Translate this page into:
Psychometric validation of a Hindi version of a chronic obstructive pulmonary disease (COPD) assessment test in patients in northern India
2 Department of Psychiatry, Postgraduate Institute of Medical Education and Research, Chandigarh 160012, India
Ashutosh N Aggarwal
Department of Pulmonary Medicine, Postgraduate Institute of Medical Education and Research, Chandigarh 160012
|How to cite this article:|
Aggarwal AN, Lallawmkima I, Basu D. Psychometric validation of a Hindi version of a chronic obstructive pulmonary disease (COPD) assessment test in patients in northern India. Natl Med J India 2017;30:193-197
AbstractBackground. We aimed to validate a Hindi version of a chronic obstructive pulmonary disease (COPD) assessment test (CAT) for assessing the health status of patients in northern India.
Methods. Of the 178 patients studied, 171 with COPD self-completed CAT twice at a 4-week interval. The patients also self-completed the Hindi versions of the abbreviated World Health Organization Quality of Life questionnaire (WHOQOL-Bref) and St George’s Respiratory Questionnaire (SGRQ) at the initial assessment. Baseline clinical details and spirometric data were recorded. Acceptability, validity, internal consistency, test–retest reproducibility and responsiveness were assessed using standard tools.
Results. The study population of 178 had 167 (93.8%) males and 1 59 (89.3%) smokers. One hundred and twenty- seven (71.3%) patients completed the second assessment, of whom the condition of 19 had worsened. Each of the eight CAT items correlated strongly with the total CAT score (Pearson coefficients 0.59–0.73). The total CAT score correlated well with the dyspnoea grade, SGRQ domain scores and the physical domain score of WHOQOL-Bref. Cronbach’s alpha coefficient had a high value of 0.83. The intraclass correlation coefficient for 101 patients with stable disease between the two assessments was high (0.83), but the effect size in the 19 patients who recovered from an exacerbation was moderate (0.45).
Conclusion. The Hindi version of CAT has good validity and reliability and can be used to quantify the health impact of COPD among patients in northern India.
Chronic obstructive pulmonary disease (COPD) is a common, preventable lung disorder characterized by progressive, poorly reversible airflow limitation often with systemic manifestations, in response to tobacco smoke and/or other harmful inhalational exposures. It is a widely prevalent disease in India and worldwide, and contributes considerably to health expenditure, morbidity and mortality among adults., Evaluation and severity assessment of patients with COPD traditionally revolves around clinical and physiological parameters such as symptom enquiry, assessment of respiratory failure and other complications, and pulmonary function testing. Although these tools are useful to describe the general clinical status of a patient with COPD, they fail to capture the overall patient-centred health status. Patients with COPD have to deal with steadily worsening functional limitation resulting from breathlessness, airflow limitation and disease complications. In addition, they also face personal, social, psychological and economic hardships that impair their overall quality of life. These facets are often much more important to the patient than a simple assessment of disease severity by a physician. Unfortunately, clinicians seldom assess the impact of disease on health status from a patient’s perspective.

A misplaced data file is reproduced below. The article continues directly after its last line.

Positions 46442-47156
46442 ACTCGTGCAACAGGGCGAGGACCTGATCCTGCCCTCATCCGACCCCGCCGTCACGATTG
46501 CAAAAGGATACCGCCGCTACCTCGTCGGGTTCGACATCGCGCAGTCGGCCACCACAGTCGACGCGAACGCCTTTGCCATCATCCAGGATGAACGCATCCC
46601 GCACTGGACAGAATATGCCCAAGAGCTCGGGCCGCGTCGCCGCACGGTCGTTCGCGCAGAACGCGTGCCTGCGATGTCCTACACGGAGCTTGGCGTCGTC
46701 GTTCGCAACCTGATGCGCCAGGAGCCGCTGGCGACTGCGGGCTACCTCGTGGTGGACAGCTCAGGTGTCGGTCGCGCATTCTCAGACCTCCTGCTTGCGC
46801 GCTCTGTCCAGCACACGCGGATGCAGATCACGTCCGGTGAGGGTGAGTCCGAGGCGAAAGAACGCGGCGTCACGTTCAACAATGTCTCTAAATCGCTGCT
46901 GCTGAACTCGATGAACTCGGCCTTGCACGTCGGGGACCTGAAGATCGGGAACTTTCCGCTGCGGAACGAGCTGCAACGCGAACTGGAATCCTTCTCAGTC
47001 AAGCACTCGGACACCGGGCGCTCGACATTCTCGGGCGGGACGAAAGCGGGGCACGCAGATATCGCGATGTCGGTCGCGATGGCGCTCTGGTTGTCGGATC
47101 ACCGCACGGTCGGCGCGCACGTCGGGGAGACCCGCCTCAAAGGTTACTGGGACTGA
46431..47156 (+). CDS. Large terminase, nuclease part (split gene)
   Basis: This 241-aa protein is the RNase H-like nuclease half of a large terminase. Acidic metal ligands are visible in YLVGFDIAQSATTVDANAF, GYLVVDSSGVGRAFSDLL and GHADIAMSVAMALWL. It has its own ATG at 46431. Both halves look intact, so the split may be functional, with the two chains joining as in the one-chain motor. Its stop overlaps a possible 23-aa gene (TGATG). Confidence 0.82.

The COPD assessment test (CAT) is a commonly used disease-specific health status tool for evaluating functional impairment in patients with COPD. It was developed as a simple eight-item instrument through modern questionnaire methodology and formal psychometric evaluation., The original questionnaire has been translated into several languages, is being used worldwide, and even gets recommended by international guidelines as a useful measure for assessment and severity categorization of patients with COPD. Only a few investigators in India have reported preliminary findings on the use of the CAT.,,,,,, However, linguistic translations of this instrument have not been formally validated in Indian patients with COPD. The CAT has been earlier validated in several other Asian countries.,, There is a need to verify the performance characteristics of the CAT translated into local languages, before it can be recommended for routine clinical applications in India. We previously validated the use of the Hindi translation of St George’s Respiratory Questionnaire (SGRQ) in describing health-related quality of life (HRQL) in patients with COPD. We therefore undertook a detailed psychometric evaluation of the Hindi version of the CAT in patients with COPD in northern India.
We studied 178 patients with COPD attending the Chest Clinic at our institute. Diagnosis of COPD was based on characteristic symptoms and suggestive clinical signs, documented airflow limitation on spirometry and presence of established risk factors (such as tobacco smoking, domestic exposure to solid fuel combustion or environmental tobacco smoke, or occupational exposure to mineral dust).1 Subjects were included in the study only if they understood Hindi well. Patients with comorbid conditions that could potentially diminish the level of activity or worsen quality of life (such as cardiovascular, renal, arthritic disorders, etc.) were excluded. The study protocol was approved by our hospital ethics committee, and informed written consent was obtained from all participants before enrolment.